Trump no longer talks a lot about the stock market. Here’s why

President TrumpDonald John TrumpWSJ: Trump ignored advice to confront Putin over indictments Trump hotel charging Sean Spicer ,000 as book party venue Bernie Sanders: Trump 'so tough' on child separations but not on Putin MORE spent the first year of his presidency singing the praises of the stock market, which rose precipitously in anticipation of GOP tax cuts and business-friendly deregulation.

Nearly seven months into 2018, Trump barely mentions the markets anymore. The S&P 500, considered one of the best representations of the U.S. stock market, closed at 2,718 on Friday.

Even as good economic news continues to make headlines, the stock markets have become volatile. The S&P is hovering at the same level it was in late December and early January.

During his first full year in office, Trump tweeted the phrase “stock market” 46 times, almost once a week.

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Since Jan. 26, when the market topped out at 2,872 and headed into a correction, Trump has only tweeted about it twice.

One of those tweets decried the seeming incongruence between the market and the steady stream of good economic news.

“In the 'old days,' when good news was reported, the Stock Market would go up. Today, when good news is reported, the Stock Market goes down. Big mistake, and we have so much good (great) news about the economy!” he lamented.

The switch makes sense.

In his first year in office, Trump had plenty to brag about when it came to stock performance.

The S&P 500 rose 23.9 percent from Jan. 20, 2017 to Jan. 20, 2018. Of the last eight presidents, only former President Obama had seen faster growth in his first year in office, at 30 percent, according to data from Microtrends.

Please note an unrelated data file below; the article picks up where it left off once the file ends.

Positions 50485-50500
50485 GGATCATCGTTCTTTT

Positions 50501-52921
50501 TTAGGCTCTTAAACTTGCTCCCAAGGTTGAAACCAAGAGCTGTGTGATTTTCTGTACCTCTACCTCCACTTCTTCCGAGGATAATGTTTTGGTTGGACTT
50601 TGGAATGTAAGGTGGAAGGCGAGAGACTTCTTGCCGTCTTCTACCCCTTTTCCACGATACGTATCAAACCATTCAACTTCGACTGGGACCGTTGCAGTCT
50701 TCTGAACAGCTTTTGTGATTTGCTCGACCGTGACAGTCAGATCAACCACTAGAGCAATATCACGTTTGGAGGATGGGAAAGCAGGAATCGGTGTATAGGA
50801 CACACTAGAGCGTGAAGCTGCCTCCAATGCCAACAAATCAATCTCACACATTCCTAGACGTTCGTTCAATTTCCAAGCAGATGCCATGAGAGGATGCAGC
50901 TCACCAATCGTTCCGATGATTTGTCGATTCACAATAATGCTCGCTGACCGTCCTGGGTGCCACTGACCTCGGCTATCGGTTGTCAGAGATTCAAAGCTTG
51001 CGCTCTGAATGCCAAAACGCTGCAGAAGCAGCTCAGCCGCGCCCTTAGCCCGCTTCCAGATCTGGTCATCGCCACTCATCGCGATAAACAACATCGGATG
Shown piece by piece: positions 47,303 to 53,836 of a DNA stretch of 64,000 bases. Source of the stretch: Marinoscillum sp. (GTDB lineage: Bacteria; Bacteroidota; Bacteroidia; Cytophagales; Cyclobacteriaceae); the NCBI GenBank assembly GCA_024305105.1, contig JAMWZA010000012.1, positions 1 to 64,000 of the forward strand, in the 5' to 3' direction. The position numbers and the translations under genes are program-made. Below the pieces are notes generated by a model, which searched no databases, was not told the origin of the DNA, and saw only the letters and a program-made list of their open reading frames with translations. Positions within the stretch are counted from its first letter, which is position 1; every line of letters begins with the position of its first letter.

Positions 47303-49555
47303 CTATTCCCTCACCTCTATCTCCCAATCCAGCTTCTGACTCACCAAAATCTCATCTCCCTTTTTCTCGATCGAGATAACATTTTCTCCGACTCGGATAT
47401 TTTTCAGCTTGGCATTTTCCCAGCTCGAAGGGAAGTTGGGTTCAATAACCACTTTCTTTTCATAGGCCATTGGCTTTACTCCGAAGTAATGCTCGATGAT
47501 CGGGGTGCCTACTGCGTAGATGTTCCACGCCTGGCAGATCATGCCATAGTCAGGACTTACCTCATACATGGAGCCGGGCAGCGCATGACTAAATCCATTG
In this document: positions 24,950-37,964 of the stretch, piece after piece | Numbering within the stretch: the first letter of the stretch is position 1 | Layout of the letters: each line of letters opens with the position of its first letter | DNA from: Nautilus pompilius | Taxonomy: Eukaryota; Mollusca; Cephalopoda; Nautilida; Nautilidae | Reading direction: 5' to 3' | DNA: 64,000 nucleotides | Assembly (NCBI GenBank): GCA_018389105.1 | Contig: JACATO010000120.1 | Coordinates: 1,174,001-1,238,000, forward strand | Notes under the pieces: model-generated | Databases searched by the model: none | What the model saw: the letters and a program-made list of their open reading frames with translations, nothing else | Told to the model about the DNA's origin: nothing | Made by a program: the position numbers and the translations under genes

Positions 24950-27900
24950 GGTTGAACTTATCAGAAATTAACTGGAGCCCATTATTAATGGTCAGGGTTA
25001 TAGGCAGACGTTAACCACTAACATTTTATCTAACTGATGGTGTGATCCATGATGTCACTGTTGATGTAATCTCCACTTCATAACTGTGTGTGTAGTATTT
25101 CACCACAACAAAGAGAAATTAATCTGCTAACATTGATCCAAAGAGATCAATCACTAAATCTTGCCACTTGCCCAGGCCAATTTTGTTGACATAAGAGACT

Just a few months later, the S&P’s performance under Trump has fallen but is up 20 percent since his inauguration. That’s behind the 20.4 percent growth seen by former President George H. W. Bush over the same time period, the 24.8 under Obama and the 39.8 under former President Ford.

It’s possible the markets have stalled because the big market rally at the end of 2016 and for most of 2017 was an early indicator of sorts of the growing economy traders expected from tax cuts under Trump.

But Trump’s move to impose tariffs on foreign steel and aluminum and goods from China has also rattled Wall Street, where worries about a growing trade war are common.

“The markets were lulled into a sense of complacency in the first year of the president’s term,” said Michael Cembalest, chairman of market and investment strategy for J.P. Morgan Asset Management. “This year you’re getting the other side of Trumpism.”

Despite booming corporate profits and high consumer confidence, he said, Trump’s trade policy is putting a drag on stocks.

Trade wars, talks of withdrawing from institutions such as the World Trade Organization, blowing up at allies in the Group of Seven and overseeing a revolving door of advisers make markets jittery.